EDITORIAL

Can we beat influenza?

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Science  14 Jul 2017:
Vol. 357, Issue 6347, pp. 111
DOI: 10.1126/science.aan7961
PHOTO: WHO/U.ZHAO
PHOTO: SETH DIXON, BIOMEDICAL COMMUNICATIONS, ST. JUDE CHILDREN'S RESEARCH HOSPITAL

For the past 65 years, the Global Influenza Surveillance and Response System (GISRS), coordinated by the World Health Organization (WHO), has engaged in open and efficient sharing of information, viruses, and responsibilities. The GISRS's extraordinary longevity can be attributed to several generations of dedicated scientists and to the engagement of over 100 countries, often with limited resources. Currently, only two influenza A viruses and two influenza B clades are circulating and causing disease in humans, but 16 additional subtypes of influenza A viruses are circulating in nature (14 in birds and two in bats). Of the latter, six occasionally infect humans, providing an ever-looming pandemic threat. However, there is still a lack of fundamental knowledge to predict if and when a particular viral subtype will acquire pandemic ability. We therefore still fail to predict influenza pandemics, and this must change.

PHOTO: ITSMEJUST/ISTOCKPHOTO

“We…still fail to predict influenza pandemics, and this must change.”

The GISRS's objectives are to alert the world to impending influenza epidemics or pandemics and to mitigate the global impact of influenza. The GISRS currently consists of 152 institutions, including 143 National Influenza Centers (NICs) in 113 countries. The NICs monitor the ever-changing influenza viruses and provide information and viruses to six WHO Collaborating Centers, which meet twice a year to assess risks and make recommendations about which strains should be included in seasonal flu vaccines. In the past 25 years, the recommended influenza A H3 virus—which is of primary concern for severe disease—in the flu vaccine has not matched the circulating virus on only five occasions. The GISRS also systematically updates reagents, adopts new technologies, provides training, and serves as a global resource for other emerging respiratory diseases, such as severe acute respiratory syndrome and Middle East respiratory syndrome coronavirus.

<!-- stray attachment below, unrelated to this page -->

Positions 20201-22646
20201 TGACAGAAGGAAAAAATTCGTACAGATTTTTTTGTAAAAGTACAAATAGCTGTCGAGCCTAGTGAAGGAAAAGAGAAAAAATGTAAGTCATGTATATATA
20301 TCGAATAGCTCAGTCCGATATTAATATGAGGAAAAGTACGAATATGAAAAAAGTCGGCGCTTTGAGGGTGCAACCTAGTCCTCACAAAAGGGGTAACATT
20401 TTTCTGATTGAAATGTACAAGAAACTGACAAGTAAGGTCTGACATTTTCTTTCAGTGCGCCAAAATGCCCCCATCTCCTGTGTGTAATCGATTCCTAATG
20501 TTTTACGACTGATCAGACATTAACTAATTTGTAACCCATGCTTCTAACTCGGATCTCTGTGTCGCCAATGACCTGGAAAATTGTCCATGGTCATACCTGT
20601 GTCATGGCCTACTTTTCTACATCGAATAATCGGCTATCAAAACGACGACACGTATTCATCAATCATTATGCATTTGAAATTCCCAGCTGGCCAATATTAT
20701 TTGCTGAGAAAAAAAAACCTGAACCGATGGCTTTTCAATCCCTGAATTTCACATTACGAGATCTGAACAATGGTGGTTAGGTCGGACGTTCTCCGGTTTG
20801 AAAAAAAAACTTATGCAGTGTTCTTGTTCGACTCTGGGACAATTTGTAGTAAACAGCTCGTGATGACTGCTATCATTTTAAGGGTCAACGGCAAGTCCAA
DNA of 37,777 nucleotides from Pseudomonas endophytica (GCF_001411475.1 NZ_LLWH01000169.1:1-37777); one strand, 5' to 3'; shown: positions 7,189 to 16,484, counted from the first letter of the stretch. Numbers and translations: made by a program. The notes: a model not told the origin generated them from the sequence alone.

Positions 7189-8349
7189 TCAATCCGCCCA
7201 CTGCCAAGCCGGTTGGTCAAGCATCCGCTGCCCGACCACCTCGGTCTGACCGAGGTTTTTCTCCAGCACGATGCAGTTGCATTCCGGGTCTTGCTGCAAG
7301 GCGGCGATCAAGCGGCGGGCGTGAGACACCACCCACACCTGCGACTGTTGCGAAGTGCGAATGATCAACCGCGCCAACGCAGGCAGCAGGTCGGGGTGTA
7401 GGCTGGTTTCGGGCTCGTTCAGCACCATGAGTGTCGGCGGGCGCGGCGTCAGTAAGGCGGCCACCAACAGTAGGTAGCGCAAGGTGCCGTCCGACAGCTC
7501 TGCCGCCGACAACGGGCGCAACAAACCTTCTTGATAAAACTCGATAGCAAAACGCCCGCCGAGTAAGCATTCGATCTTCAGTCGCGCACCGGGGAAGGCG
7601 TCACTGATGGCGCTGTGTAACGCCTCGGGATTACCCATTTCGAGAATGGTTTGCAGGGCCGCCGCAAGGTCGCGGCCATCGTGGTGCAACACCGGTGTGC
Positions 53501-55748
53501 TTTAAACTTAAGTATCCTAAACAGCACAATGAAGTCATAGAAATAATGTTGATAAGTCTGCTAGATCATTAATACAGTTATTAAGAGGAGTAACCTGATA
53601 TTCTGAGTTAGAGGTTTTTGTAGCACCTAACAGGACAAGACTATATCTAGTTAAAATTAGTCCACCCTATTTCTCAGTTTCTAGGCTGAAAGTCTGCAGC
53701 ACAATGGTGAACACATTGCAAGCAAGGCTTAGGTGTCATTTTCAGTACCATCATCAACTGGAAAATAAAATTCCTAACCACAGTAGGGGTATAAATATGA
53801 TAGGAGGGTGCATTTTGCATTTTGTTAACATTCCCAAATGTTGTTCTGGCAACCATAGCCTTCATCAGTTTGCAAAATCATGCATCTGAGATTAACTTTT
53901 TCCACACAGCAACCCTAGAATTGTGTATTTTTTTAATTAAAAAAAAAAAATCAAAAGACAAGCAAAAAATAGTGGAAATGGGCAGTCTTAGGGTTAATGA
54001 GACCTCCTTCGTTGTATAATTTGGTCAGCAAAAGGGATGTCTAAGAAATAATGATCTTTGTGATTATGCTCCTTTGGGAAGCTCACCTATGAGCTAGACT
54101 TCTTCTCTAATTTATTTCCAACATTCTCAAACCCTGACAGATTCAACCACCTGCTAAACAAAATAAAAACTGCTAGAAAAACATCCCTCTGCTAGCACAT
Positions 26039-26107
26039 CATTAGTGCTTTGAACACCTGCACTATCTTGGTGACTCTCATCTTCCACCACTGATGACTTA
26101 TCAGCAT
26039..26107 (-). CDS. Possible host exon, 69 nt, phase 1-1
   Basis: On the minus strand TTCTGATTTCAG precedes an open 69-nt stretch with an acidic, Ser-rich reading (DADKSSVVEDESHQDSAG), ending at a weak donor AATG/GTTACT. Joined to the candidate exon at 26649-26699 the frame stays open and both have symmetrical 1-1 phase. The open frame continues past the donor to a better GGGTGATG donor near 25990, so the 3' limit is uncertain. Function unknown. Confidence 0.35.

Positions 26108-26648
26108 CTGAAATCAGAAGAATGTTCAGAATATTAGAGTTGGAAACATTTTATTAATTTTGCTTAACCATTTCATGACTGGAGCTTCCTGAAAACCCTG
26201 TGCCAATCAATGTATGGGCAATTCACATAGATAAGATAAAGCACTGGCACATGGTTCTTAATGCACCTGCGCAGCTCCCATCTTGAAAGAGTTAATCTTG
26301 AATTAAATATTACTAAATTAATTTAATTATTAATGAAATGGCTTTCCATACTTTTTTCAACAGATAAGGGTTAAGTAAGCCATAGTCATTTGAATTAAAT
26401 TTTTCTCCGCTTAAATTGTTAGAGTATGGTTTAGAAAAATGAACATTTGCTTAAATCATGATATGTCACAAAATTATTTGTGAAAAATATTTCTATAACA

But the goals of the GISRS are not without their challenges. Problems with sharing influenza samples climaxed in 2007 but then began to be addressed in 2011 following the adoption of the WHO's Pandemic Influenza Preparedness Framework, which places virus sharing and access to benefits on an equal footing. Fair and equitable sharing of benefits arising from the use of genetic resources under the Nagoya protocol should promote further pathogen sharing in a broader context. With respect to the rapid sharing of influenza viruses in particular—the 65-year practice of the GISRS to develop the best possible counter-measures—the Protocol's impact is promising but will need to be thoughtfully managed.

Among the needs of the GISRS is the priority to develop better vaccines and antiviral agents to control influenza. Vaccine production has not changed much in decades; it remains a lengthy egg-based process. Furthermore, vaccine efficacy, especially in the elderly, is unsatisfactory and requires annual updates. Universal vaccines that protect against all influenza subtypes are being researched and hold promise for future infection control. Antiviral agents used to treat influenza are limited to antineuraminidase drugs, but polymerase-targeting drugs are in development, suggesting the possibility of future multidrug therapies.

The approaching 100-year anniversary of the 1918 Spanish influenza pandemic, considered one of the greatest public health crises in history, reminds us that influenza has the potential to cause catastrophic disease at any time. The GISRS alerts the world to these threats and to control strategies. As knowledge is gained and technology improves, so will our pandemic predictive ability and response capacity, but everything depends on rapid global sharing of both viruses and genomic information.

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